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How to Start a Culinary Garden

May 01, 2020

Master Gardener Tucker Taylor shares tips on how to grow fruits, veggies, edible flowers and herbs to bring fresh tastes to the table.

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Photo: Kendall Jackson Wine Estate and Gardens

Why You Should Grow a Culinary Garden

At Kendall-Jackson, a wine estate in California's Sonoma County, Master Culinary Gardener Tucker Taylor oversees four acres of fruit, herb and vegetable gardens that provide produce for wine tastings. The estate offers a farm-to-table dinner series. Taylor's also enthusiastic about sharing tips on how anyone can grow their own fresh foods. "There's nothing like having a culinary garden nearby," he says. "It can be as simple as a few pots of herbs by the back door or a few planting beds in the backyard."

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Photo: Kendall Jackson Wine Estate and Gardens

Grow What You Like to Eat

One of Taylor's tips: grow what you like to eat. If you cultivate healthy soil, "you will harvest flavorful, nutrient-rich produce. This is why I love growing baby crops like French carrots, Tokyo turnips and rainbow beets for platters of crudités. I like to eat them raw so I can taste the intense flavors of my labor."

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Photo: Kenall Jackson Wine Estate and Gardens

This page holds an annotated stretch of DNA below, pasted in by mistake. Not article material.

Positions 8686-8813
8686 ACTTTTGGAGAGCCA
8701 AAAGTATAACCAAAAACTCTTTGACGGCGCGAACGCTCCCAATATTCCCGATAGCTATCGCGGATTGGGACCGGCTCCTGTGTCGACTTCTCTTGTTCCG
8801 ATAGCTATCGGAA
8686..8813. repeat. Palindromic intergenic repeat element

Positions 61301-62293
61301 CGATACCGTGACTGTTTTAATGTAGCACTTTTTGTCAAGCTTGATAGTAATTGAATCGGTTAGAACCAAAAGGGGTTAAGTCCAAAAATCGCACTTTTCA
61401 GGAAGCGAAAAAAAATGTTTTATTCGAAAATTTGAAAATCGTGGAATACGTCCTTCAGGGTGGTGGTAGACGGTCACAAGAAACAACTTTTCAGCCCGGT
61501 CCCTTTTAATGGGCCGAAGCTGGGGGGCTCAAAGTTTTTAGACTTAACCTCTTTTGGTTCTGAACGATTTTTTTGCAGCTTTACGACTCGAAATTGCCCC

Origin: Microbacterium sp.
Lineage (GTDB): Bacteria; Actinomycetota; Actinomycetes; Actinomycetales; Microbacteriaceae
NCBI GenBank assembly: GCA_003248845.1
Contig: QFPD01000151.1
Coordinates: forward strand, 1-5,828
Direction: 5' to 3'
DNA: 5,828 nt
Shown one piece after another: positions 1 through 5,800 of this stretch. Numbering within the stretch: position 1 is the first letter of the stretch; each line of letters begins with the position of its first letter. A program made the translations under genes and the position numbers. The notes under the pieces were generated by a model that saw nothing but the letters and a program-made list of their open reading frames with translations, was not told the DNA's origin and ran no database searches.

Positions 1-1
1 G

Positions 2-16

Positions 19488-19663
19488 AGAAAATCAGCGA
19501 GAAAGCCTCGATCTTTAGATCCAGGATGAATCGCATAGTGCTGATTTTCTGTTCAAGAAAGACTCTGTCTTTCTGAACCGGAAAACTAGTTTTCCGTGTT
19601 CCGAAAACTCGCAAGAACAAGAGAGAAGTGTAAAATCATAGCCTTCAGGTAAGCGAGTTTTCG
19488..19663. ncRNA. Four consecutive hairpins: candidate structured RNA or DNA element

Build Soil

"If there is one thing I believe in the most," Taylor says, "it is soil building. Compost is key. Just like we eat yogurt or kimchi which helps inoculate our guts with beneficial bacteria, adding compost to your soil inoculates it with billions of microorganisms that help your plants remain healthy. It's all about soil."

Adding aged animal manure, turned-over green cover crops, peat moss and mulches can also help build soil for your culinary garden, whether you're planting in the ground, a large pot or a raised garden bed. If your garden soil is poor, use a raised bed and fill it with good quality soil.

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Photo: Kendall Jackson Wine Estate and Gardens.

Water Regularly

Taylor says a simple drip irrigation system with a timer is the most efficient way to water your garden. "They are easy to install and prevent your plants from drying out," he notes. "We all get busy and forget things from time to time. Some people tell me that they like to water by hand and that is fine, but I ask them how [much they water] and it is usually not enough. I explain, ‘It is like me giving you a shot glass of water for the day.'’’

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